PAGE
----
BY HANNAH LEDDEN
France has taken a step towards creating a healthier body image in modelling by introducing new laws to tackle excessively thin models as the face of fashion.
The new laws will see models requiring confirmation from their doctors that they are healthy, and further measures later in the year will see manipulated images in magazines stamped with the words ‘photographie retouchée’ (retouched photograph).
An emphasis has been placed on the BMI (body mass index) of the models in confirming they are fit to work, with similar laws already in place in other areas of Europe. The difference being that although doctors will be advised to look at the individual’s BMI, a minimum number won’t be put in place like Spain or Italy have already imposed.
Freelance photographer Katie McKenna, 21, from Norwich, believes these guidelines are a step in the right direction. “I agree with everything being said by the French government however there has to be a shift in the wider market and advertisement industry for this to be enforced.”
“As a society, we have become used to seeing these thin fashion images, with manipulation or retouching, mainly without being overtly aware, so I think the wider industry needs to get on board with this new way of working for any real changes.”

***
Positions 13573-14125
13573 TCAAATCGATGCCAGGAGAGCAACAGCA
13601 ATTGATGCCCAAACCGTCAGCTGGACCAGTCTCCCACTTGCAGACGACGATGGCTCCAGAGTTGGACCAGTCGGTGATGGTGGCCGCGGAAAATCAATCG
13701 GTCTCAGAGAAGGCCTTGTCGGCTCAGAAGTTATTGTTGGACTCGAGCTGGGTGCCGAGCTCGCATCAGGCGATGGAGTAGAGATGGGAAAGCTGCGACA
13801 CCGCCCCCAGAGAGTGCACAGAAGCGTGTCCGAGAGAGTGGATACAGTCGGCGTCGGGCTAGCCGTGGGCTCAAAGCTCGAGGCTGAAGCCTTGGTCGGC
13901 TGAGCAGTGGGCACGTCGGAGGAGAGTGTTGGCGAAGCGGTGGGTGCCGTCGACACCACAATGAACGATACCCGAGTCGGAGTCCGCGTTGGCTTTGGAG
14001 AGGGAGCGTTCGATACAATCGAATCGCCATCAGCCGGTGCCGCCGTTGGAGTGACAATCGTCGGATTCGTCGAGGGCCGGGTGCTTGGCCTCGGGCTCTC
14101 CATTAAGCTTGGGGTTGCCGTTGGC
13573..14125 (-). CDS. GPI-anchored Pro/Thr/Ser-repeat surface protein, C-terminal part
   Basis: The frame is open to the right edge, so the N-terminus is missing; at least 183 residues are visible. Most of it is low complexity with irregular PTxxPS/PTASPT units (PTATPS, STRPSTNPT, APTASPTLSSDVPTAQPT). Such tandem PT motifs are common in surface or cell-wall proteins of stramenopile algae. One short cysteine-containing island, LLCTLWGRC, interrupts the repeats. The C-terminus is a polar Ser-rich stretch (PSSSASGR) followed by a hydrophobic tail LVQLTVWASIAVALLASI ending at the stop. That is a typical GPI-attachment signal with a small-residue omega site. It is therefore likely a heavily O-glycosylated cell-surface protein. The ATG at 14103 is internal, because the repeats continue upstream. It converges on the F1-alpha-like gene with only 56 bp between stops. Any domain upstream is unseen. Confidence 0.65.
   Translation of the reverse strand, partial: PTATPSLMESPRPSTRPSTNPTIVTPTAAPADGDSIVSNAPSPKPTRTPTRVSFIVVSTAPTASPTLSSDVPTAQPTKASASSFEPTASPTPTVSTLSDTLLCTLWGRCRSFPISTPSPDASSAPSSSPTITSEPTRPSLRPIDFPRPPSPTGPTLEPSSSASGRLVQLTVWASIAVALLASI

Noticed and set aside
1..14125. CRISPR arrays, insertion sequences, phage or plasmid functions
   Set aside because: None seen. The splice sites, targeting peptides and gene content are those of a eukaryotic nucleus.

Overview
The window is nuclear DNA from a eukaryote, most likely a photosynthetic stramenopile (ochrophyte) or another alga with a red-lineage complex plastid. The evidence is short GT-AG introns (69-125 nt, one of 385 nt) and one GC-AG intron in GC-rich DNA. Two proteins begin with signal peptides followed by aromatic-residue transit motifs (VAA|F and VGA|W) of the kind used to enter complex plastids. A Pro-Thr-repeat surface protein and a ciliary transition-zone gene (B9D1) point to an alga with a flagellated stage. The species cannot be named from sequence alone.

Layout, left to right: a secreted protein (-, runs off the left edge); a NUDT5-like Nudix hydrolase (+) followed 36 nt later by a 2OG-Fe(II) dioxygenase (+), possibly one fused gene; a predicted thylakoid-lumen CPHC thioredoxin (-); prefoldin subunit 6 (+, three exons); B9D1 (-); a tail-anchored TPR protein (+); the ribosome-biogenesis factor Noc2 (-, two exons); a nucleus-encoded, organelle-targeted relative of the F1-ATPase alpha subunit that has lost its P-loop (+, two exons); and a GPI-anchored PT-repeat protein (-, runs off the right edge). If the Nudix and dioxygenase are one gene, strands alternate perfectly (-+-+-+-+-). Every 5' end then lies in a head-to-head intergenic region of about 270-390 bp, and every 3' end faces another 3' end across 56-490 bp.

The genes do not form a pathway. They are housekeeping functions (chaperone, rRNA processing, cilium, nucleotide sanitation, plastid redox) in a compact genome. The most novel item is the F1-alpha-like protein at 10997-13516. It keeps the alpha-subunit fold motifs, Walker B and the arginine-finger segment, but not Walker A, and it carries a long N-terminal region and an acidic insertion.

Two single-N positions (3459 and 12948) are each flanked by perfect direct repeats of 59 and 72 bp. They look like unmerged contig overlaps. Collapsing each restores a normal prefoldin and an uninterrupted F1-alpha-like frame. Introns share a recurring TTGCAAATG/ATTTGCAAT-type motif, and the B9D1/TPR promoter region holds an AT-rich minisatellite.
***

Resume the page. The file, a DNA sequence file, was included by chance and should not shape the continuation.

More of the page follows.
Guidelines released by the World Health Organisation suggest an adult with a BMI below 18.5 is considered to be underweight and below 17 is extremely malnourished.
Nathalie Clarkson, 21, a fashion promotion graduate from Southend agrees that this could be the start of a fresh-thinking fashion industry. “The ban is long overdue because they don’t represent real women and people’s views end up being distorted,” she says. “Hopefully the rest of the world will follow in their footsteps.”
France’s health and social affairs minister, Marisol Touraine, said the aim was to prevent anorexia and an unrealistic level of beauty ideals. “Exposing young people to unrealistic images of body image leads to a sense of poor self-esteem that can impact health-related behaviour.”
Having a capital city of fashion take the first step towards a healthier presentation of body image is surely a step in the right direction for the industry as a whole. Severe punishments are also to be put in place for those who fail to follow the new standards, including six months in prison for staff who use models without the correct medical certificates.
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